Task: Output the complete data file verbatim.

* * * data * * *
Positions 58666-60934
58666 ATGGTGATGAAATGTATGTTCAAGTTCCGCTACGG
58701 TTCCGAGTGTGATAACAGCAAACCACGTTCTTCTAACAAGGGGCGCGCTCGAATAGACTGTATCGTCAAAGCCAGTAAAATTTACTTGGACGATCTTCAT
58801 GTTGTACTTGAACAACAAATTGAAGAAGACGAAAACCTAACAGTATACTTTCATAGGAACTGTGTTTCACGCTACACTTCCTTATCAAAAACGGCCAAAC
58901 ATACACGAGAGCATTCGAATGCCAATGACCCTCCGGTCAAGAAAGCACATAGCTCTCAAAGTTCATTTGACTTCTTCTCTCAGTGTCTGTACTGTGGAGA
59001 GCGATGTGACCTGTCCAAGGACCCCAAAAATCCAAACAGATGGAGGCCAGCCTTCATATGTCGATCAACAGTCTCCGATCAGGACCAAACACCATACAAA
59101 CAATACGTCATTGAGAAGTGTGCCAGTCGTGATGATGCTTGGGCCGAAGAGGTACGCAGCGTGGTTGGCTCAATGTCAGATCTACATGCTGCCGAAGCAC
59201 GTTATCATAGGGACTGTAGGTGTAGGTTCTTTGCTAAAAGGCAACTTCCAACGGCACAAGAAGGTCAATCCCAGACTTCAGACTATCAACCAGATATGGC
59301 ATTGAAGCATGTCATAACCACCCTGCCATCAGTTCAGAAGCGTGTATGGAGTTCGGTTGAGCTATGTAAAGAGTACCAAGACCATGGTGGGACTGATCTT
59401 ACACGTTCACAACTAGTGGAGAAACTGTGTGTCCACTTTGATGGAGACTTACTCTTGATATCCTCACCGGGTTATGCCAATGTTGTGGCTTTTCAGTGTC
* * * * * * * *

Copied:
Positions 58666-60934
58666 ATGGTGATGAAATGTATGTTCAAGTTCCGCTACGG
58701 TTCCGAGTGTGATAACAGCAAACCACGTTCTTCTAACAAGGGGCGCGCTCGAATAGACTGTATCGTCAAAGCCAGTAAAATTTACTTGGACGATCTTCAT
58801 GTTGTACTTGAACAACAAATTGAAGAAGACGAAAACCTAACAGTATACTTTCATAGGAACTGTGTTTCACGCTACACTTCCTTATCAAAAACGGCCAAAC
58901 ATACACGAGAGCATTCGAATGCCAATGACCCTCCGGTCAAGAAAGCACATAGCTCTCAAAGTTCATTTGACTTCTTCTCTCAGTGTCTGTACTGTGGAGA
59001 GCGATGTGACCTGTCCAAGGACCCCAAAAATCCAAACAGATGGAGGCCAGCCTTCATATGTCGATCAACAGTCTCCGATCAGGACCAAACACCATACAAA
59101 CAATACGTCATTGAGAAGTGTGCCAGTCGTGATGATGCTTGGGCCGAAGAGGTACGCAGCGTGGTTGGCTCAATGTCAGATCTACATGCTGCCGAAGCAC
59201 GTTATCATAGGGACTGTAGGTGTAGGTTCTTTGCTAAAAGGCAACTTCCAACGGCACAAGAAGGTCAATCCCAGACTTCAGACTATCAACCAGATATGGC
59301 ATTGAAGCATGTCATAACCACCCTGCCATCAGTTCAGAAGCGTGTATGGAGTTCGGTTGAGCTATGTAAAGAGTACCAAGACCATGGTGGGACTGATCTT
59401 ACACGTTCACAACTAGTGGAGAAACTGTGTGTCCACTTTGATGGAGACTTACTCTTGATATCCTCACCGGGTTATGCCAATGTTGTGGCTTTTCAGTGTC